How to Cure Hollywoods Summertime Blues
If I were a movie mogul, I’d study that episode of Seinfeld when George realizes that, in order to be a success, he should “do the opposite” of everything he’s done to be a failure. Suddenly, life is good: He gets a girlfriend, scores a job with the Yankees, moves out of his parents’ house and into his own apartment. So, I’d order my Hollywood studio during these dark days of empty seats and unprofitability to do the opposite.
I know what you’re thinking: Me a studio mogul? On what planet?
Hey, if a superflake like Elvis Mitchell can go to work for a studio, then anything’s possible, even making an executive out of someone as warped as I am, especially considering two of my favorite films are Legally Blonde and American Psycho. But my point here is that, unless the continuing slump in worldwide box office is reversed, and quickly, the Industry will continue as the lowly loss-leader of Big Media. That means Hollywood needs to rethink its retread product, but even more its retro process, especially when a movie as bad as Bewitched is released without anyone saying, “This is just a piece of crap, and we shouldn’t serve shit like this to the public.” (Not to worry: Sony’s summer may now depend on that even bigger turd, Deuce Bigelow 2.) It’s not enough to say “stop with the remakes” or “stop with the programmers already,” just stop.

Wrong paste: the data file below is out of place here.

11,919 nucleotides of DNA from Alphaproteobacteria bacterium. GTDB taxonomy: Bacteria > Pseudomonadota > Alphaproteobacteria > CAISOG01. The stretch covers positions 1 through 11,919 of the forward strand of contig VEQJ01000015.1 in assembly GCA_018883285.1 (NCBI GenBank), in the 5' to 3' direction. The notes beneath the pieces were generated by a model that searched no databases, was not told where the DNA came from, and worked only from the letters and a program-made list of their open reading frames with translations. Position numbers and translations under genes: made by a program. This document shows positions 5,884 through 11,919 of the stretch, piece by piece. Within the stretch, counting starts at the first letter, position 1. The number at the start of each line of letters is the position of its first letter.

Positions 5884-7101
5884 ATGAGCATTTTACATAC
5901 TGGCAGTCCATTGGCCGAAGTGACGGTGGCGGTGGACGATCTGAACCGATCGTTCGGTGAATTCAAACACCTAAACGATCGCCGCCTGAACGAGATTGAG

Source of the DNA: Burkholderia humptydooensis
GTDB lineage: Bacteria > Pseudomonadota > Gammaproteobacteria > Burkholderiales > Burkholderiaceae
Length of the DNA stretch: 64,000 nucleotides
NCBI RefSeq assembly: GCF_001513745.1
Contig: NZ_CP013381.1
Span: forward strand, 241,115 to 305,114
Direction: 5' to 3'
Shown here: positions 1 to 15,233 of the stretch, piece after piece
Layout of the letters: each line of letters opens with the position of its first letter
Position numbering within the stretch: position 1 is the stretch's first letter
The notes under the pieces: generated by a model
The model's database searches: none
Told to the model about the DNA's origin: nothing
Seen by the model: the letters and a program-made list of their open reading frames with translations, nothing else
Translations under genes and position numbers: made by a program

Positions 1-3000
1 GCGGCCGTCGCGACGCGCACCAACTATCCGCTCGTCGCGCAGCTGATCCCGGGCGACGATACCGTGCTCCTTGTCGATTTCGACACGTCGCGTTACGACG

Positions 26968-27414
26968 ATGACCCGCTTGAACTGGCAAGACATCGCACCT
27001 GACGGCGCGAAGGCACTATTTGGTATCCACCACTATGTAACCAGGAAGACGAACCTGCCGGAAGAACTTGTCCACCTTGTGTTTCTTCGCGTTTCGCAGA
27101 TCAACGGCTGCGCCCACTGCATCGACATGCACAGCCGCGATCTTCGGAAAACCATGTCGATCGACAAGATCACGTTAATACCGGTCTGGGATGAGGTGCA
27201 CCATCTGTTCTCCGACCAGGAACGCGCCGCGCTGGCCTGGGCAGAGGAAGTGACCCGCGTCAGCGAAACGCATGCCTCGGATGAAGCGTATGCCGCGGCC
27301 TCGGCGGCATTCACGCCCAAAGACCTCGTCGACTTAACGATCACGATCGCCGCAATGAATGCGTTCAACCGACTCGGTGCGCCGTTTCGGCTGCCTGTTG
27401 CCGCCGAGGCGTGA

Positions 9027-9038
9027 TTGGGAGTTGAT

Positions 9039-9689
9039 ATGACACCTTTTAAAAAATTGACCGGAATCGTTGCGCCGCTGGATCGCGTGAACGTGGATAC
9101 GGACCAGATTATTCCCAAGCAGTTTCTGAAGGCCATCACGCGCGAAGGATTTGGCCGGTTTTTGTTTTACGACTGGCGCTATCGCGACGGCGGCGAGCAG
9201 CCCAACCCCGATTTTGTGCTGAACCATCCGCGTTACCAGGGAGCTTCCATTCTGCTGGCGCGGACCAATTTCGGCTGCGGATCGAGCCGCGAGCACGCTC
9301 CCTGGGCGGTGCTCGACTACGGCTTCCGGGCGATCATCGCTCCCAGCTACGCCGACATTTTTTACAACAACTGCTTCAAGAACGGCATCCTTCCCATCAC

To prove to you that motivating the public to get off their couches and go into theater complexes ain’t exactly brain surgery, I’ll become a studio mogul for as long as it takes you to read this column. (Any longer, and I’d permanently risk losing IQ points.) My first order of business will be to recall the company jet from Camp Allen, the nickname given to this week’s annual Sun Valley investment confab for old- and new-media knuckleheads, where river rafting and hay rides help relieve the stress of computing just how much it’ll cost to keep themselves in perks after they’re fired for hiring Brett Ratner. Instead, I’ll pledge myself to putting money back into the portfolios of those shareholders foolish enough to still invest in Mammoth Media. After all, the S&P 500 stock index has declined less than 2 percent for the first six months of this year, yet shares of Time Warner, Viacom, News Corp., Walt Disney and Sony have plunged 9-to-14 percent.
First, some disclaimers: I like driving my beat-up Volvo (because I break into hives at just the thought of a $3,889-a-month car payment for a Mercedes S600). I hate reading screenplays or taking meetings (when I could be doing something useful like scooping the litter box). I enjoy apartment living (instead of worrying about nutcases from the public-access beach breaking into my Malibu mansion). I don’t have the right attitude about Hollywood (since I think it’s populated by overpaid and under-worked mental midgets; I suspect CAA, AMPAS and MPAA are terrorist organizations; and I wish Oscar would grow some balls).